Over the past year or so, we've seen Valero Energy (NYSE:VLO) make several moves in the renewable fuels space. There was the refiner's investment in Solix Biofuels, which aims to craft an algae-derived biofuel, as well as the funding of Terrabon, a waste-to-gasoline start-up. And let's not forget Valero's plunge into ethanol, with a nearly half-billion-dollar bid for seven plants formerly owned by the bankrupt Verasun Energy.

Two weeks ago, Valero forged a joint fuel venture with Darling International (NYSE:DAR), which Fool analyst Todd Wenning introduced to Fools back in June. Darling, a company that I've had my eye on for years now, is the leading renderer of animal waste byproducts (think fat, bones, and hides). The company also has agreements with folks like McDonald's (NYSE:MCD) and Burger King to recycle their waste grease and cooking oil.

Valero and Darling are seeking to convert some of these waste products into "renewable diesel." ConocoPhillips (NYSE:COP) pursued, and then pulled the plug on, a similar project with Tyson Foods (NYSE:TSN) when federal tax credits were cut in half. It appears that the Valero/Darling venture, which is looking at building a 135-million-gallon-per-year facility in Louisiana, also hinges on the government's good graces. The pair have applied for a loan guarantee from the Department of Energy, which is really dishing out the taxpayer cash these days.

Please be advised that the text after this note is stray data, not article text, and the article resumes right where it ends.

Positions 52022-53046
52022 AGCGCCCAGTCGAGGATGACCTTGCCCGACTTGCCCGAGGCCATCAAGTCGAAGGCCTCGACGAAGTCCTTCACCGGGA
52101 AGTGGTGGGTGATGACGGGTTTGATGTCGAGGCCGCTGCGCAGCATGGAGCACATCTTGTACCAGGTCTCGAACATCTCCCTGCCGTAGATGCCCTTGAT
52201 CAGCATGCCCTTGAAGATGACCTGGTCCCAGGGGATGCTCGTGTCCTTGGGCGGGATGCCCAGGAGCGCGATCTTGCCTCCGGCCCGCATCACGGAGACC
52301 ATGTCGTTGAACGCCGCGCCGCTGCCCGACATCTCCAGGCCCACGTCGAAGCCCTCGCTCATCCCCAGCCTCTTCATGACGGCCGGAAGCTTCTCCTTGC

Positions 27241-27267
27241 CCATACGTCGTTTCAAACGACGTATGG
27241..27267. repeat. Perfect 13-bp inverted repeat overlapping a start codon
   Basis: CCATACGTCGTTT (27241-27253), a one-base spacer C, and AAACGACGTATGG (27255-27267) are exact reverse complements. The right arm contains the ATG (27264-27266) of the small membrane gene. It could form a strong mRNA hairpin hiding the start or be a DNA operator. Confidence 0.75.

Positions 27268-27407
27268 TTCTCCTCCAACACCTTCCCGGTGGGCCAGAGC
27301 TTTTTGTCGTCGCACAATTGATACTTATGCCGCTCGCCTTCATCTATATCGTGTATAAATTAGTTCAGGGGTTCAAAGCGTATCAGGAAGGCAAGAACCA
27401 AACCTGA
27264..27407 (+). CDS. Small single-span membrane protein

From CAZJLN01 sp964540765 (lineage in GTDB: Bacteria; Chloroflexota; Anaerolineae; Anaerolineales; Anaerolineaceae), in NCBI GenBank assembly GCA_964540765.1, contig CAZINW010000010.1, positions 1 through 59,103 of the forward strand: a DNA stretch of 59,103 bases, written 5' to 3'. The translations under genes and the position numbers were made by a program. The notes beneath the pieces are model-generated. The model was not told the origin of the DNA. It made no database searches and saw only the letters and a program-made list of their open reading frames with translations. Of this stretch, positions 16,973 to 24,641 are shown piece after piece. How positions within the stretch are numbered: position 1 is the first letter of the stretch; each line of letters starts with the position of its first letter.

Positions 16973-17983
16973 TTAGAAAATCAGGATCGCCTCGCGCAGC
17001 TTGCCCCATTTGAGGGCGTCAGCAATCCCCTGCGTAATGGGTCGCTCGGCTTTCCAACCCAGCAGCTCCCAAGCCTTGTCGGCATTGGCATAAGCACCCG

In more recent news, Honeywell (NYSE:HON) subsidiary UOP -- a refining process technology powerhouse that competes with the likes of Chevron (NYSE:CVX) -- has landed a contract with the U.S. Navy and Air Force to supply 600,000 gallons of renewable jet fuel. Feedstock suppliers include algae start-up Solazyme, camelina specialist Sustainable Oils, and agro-hulk Cargill. The latter firm will be supplying tallow, an animal fat, for processing into fuel.

As unlikely as it may seem, animal fats seem to be gaining momentum in the alternative fuel race. When investing in the space, however, be sure to note the pile of carcasses of failed companies in the corner of the room.

I tagged Darling in Motley Fool CAPS with an ill-timed outperform call last September, but Fools rank the company a full five stars. Check out their arguments, and make your own call on the stock right here.